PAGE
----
However, there's no way that would be enough to account for the majority of the missing mass. If it were baryonic matter, there'd be a lot more light extinction from all the clutter in between the stars.
That's not even true for planets ORBITING stars, why would you expect it to be true of large cold planets in interstellar space?
Excitation is detectable for some types of matter in a diffuse state -- atomic hydrogen, for example -- which can be detected as it receives and then sheds an electron/photon from nearby energy sources. Excitation in a planetary atmosphere is harder to detect since 1) the planet itself re-absorbs alot of that energy and 2) it is a relatively small amount of energy being emitted from a VERY small point in distant space, below the resolution of most telescopes.
Not neccesarily brown dwarfs, but jupiter or saturn-mass rogue planets wandering the galaxy is likely to be a fairly common situation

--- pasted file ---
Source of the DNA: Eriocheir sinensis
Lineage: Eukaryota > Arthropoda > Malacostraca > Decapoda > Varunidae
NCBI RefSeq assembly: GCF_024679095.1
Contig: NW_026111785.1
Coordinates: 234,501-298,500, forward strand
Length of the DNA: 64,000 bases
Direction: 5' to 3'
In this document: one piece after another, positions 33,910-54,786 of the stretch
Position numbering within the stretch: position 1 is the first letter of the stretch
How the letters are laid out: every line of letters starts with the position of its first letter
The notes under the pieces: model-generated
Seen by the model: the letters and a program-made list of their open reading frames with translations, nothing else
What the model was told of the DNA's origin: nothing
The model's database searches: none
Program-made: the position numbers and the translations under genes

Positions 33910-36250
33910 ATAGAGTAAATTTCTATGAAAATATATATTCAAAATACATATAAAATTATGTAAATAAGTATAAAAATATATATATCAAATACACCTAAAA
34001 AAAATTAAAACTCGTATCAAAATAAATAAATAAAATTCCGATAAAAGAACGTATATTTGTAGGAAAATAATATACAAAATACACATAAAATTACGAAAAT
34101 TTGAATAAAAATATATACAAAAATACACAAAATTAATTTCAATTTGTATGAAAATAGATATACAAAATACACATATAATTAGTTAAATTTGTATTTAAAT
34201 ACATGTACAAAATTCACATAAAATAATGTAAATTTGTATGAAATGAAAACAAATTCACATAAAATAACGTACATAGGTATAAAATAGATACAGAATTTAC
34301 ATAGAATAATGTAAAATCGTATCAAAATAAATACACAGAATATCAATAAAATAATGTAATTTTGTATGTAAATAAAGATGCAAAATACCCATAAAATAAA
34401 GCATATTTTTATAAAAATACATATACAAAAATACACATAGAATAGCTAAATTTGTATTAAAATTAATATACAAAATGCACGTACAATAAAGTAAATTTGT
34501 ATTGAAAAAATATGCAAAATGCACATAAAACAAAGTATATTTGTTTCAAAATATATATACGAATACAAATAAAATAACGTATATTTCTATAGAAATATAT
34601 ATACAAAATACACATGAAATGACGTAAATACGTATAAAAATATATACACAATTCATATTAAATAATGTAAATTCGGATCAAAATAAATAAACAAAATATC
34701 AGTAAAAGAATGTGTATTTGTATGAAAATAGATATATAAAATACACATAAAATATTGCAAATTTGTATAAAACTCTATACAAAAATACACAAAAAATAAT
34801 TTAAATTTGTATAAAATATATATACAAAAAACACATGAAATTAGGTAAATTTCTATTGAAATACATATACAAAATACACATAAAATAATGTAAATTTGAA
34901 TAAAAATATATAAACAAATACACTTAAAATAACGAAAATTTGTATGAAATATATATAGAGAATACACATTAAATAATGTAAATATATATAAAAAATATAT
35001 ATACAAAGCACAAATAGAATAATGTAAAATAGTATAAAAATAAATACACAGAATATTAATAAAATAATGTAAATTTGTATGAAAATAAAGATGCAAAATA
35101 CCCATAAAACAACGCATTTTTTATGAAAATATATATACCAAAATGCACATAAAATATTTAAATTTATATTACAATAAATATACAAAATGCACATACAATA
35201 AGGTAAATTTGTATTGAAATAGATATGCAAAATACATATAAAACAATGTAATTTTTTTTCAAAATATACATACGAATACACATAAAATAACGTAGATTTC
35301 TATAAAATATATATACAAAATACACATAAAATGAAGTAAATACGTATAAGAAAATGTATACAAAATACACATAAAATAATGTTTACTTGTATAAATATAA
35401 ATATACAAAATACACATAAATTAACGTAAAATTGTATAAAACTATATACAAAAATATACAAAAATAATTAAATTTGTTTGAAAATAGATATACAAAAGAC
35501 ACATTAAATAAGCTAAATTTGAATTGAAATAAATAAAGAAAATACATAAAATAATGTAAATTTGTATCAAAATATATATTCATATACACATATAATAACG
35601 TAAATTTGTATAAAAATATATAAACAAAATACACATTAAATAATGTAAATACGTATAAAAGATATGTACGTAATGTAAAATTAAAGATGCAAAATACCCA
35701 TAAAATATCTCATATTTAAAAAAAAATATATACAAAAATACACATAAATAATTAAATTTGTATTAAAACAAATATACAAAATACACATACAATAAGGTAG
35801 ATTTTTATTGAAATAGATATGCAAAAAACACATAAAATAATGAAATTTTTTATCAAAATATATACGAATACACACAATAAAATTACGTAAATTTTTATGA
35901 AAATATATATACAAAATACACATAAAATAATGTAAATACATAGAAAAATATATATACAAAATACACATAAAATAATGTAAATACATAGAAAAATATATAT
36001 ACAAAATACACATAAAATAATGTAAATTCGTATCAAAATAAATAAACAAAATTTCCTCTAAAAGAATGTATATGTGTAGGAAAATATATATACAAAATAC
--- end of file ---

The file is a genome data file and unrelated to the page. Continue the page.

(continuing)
, and some of those may be double or tripple planet formations orbiting each other. This would, of course, imply that most of the time a collapsing cloud of gas and dust would not achieve anywhere near enough density or temperature to actually fuse elements; even below brown dwarfs, there would be whole solar systems that form around a couple of large gas giants with no star to speak of. It's even possible that these cases are the vast majority of planetary systems in the galaxy and that they remain undetected only because our equipment for measuring gravitational lensing isn't precise enough to detect them.